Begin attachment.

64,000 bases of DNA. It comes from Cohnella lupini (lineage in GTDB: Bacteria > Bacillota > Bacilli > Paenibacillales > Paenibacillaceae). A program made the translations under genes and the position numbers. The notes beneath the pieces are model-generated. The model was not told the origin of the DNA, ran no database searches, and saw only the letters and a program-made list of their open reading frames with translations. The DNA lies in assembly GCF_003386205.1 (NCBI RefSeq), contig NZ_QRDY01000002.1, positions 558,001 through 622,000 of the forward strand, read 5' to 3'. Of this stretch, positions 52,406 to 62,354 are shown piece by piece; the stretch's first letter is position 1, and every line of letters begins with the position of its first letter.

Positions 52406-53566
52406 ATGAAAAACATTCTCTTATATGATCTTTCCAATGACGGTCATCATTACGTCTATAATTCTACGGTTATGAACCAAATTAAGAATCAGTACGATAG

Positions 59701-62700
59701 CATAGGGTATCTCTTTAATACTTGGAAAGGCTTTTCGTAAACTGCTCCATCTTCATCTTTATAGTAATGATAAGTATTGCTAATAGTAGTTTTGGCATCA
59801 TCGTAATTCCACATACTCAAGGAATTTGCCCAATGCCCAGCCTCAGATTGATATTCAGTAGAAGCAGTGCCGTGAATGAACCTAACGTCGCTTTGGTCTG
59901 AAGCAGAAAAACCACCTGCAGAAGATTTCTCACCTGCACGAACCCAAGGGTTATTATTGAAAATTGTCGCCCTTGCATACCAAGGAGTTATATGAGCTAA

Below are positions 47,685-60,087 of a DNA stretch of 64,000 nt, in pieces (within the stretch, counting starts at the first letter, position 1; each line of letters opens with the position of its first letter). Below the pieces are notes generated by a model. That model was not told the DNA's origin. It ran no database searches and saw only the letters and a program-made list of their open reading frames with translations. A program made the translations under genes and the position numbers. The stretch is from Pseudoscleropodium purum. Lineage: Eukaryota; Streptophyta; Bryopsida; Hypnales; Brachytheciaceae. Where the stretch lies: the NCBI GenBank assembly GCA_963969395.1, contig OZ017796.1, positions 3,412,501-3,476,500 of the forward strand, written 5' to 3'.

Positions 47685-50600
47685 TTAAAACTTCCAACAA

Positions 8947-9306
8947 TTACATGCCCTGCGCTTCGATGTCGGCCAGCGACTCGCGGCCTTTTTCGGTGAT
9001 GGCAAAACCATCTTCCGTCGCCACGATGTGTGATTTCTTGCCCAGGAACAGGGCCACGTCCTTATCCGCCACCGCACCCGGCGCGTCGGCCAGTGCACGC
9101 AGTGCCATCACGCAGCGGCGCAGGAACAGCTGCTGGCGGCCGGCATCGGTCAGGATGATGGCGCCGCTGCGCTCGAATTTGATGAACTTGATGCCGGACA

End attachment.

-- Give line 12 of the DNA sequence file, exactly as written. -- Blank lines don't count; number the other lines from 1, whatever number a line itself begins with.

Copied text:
8947 TTACATGCCCTGCGCTTCGATGTCGGCCAGCGACTCGCGGCCTTTTTCGGTGAT